Back on February 4, officials from the Brady Campaign as well as Women Against Gun Violence announced that California had the toughest gun laws in the nation. Ellen Boneparth, President of the Calfornia Brady Campaign Chapters, stated that "California has done the best job in adopting laws designed to make it harder for criminals and other dangerous people to access guns," and Ann Reiss Lane of Women Against Gun Violence declared, "We should seize what is a terrific opportunity to show other states what effective laws can do."
Well, fellow pro-RKBA Democrats, take a good look at what California's gun laws have done to curb violent crime.
Lovell Mixon, a convicted felon who had an arrest warrant hanging over his head for violating parole, killed one police officer in Oakland and critically injured another with a handgun during a routine traffic stop. Two hours later, the SWAT team surrounded the apartment where Mixon took refuge. A gunfight ensued, during which Mixon killed two more police with what the Oakland PD identifies as an "assault weapon" before being gunned down by police.
Let's break this down further. According to the Brady Campaign's 2008 State Scorecard for California, the state scored 79 out of a possible 100 points because of its gun laws. In California, a permit is required to purchase a handgun, and a law-abiding Californian may only purchase one handgun per month. Even so, there is also a waiting period that governs all handgun purchases, and background checks are performed on all legal gun transfers in California.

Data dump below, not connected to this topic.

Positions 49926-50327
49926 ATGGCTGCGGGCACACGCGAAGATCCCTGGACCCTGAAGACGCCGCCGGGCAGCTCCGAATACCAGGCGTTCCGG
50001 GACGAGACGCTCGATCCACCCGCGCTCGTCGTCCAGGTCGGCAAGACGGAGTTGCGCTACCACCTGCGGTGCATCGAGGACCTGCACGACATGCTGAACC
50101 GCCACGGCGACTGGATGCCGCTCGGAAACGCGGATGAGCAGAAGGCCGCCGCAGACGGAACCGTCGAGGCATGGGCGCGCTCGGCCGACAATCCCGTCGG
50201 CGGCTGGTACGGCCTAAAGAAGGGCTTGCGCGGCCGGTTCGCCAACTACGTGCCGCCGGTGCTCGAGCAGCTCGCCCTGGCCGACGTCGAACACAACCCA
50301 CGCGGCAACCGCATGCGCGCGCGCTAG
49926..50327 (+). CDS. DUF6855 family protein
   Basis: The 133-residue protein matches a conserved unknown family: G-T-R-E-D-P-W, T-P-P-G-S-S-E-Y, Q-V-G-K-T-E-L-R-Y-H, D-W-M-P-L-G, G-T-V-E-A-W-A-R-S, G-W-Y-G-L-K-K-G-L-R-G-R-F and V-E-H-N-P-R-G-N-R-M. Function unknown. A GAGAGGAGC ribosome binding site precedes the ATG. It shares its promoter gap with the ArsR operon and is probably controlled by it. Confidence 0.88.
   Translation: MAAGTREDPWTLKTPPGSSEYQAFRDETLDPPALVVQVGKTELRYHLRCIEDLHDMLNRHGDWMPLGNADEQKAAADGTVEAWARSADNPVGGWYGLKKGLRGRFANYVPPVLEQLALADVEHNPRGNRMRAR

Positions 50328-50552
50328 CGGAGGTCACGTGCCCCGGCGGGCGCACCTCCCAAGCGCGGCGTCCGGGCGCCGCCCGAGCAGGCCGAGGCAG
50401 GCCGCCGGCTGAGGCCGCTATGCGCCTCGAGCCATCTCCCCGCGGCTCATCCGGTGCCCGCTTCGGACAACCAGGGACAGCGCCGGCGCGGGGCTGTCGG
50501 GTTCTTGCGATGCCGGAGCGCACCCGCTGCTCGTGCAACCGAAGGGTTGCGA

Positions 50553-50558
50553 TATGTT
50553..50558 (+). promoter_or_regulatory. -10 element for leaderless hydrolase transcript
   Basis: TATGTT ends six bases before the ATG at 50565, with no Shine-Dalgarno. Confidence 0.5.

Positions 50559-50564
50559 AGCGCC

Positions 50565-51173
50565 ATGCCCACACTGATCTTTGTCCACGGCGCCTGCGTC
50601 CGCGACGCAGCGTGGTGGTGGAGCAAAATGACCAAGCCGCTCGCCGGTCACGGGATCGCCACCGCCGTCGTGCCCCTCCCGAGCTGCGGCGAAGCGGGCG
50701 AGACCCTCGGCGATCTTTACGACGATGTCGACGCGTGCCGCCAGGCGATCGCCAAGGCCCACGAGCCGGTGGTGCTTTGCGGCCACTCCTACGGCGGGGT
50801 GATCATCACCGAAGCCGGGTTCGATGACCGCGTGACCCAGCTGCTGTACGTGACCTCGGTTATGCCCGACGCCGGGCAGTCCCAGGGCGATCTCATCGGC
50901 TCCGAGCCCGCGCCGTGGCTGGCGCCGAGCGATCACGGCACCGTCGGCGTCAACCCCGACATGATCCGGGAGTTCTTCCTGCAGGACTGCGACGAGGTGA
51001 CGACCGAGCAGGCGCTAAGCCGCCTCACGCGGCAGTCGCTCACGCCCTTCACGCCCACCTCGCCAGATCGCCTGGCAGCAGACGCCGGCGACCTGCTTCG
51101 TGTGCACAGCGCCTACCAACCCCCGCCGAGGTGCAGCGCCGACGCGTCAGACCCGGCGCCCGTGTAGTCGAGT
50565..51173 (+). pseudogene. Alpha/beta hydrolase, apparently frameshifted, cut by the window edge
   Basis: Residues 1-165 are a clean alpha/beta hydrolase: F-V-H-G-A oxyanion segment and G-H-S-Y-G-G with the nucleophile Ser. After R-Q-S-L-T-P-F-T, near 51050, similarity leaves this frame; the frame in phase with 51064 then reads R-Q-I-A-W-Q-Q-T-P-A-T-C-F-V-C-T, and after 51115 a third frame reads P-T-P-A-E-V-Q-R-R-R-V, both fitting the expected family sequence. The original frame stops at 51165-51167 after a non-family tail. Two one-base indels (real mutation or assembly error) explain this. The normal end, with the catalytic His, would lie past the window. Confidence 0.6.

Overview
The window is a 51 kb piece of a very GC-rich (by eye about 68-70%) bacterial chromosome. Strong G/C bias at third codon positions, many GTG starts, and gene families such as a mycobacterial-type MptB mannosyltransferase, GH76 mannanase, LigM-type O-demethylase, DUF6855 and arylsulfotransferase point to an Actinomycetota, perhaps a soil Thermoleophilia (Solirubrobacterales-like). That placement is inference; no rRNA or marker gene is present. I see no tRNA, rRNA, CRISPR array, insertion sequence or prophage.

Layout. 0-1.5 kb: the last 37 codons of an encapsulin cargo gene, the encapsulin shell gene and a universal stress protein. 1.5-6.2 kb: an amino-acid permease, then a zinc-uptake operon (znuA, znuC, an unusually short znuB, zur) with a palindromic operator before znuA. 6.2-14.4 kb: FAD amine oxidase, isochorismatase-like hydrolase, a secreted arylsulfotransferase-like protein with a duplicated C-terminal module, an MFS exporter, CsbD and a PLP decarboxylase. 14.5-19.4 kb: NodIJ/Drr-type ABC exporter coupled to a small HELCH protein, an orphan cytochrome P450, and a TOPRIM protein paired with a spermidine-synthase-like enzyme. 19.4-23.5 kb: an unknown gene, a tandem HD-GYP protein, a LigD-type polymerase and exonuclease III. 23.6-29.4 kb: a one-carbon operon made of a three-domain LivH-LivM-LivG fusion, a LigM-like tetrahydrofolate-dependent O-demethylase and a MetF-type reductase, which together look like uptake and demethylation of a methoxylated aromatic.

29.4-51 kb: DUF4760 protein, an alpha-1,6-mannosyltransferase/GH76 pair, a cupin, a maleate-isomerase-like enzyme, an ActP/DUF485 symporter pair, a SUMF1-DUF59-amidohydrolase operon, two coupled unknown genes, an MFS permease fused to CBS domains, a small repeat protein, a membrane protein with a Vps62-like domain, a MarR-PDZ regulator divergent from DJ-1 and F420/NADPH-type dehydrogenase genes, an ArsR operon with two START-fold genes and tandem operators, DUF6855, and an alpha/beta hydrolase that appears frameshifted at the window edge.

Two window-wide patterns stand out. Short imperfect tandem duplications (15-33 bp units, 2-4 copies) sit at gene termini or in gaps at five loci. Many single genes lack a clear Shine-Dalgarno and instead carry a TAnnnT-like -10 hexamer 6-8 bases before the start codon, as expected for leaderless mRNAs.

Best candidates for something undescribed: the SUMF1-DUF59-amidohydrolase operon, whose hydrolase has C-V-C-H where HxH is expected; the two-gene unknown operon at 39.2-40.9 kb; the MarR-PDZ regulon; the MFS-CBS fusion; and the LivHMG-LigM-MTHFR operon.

Lovell Mixon was a convicted felon. His previous conviction for which he violated parole was for assault with a deadly weapon. Despite state laws regarding background checks, Mixon was able to obtain two guns - one of them an "assault weapon," whatever that is - which he used to kill three cops and leave a fourth fighting for his life.
So if these anti-Second Amendment activists want to stop patting themselves on the back and take a good hard look at what just happened in California, they wouldn't like it one bit.
Maybe it's time for them to take a step back and let those of us who actually respect the Second Amendment try a different approach towards reducing violent crime in California before another officer is gunned down - an approach that insists that "We, the People" have certain inalienable rights that are finally going to be honored.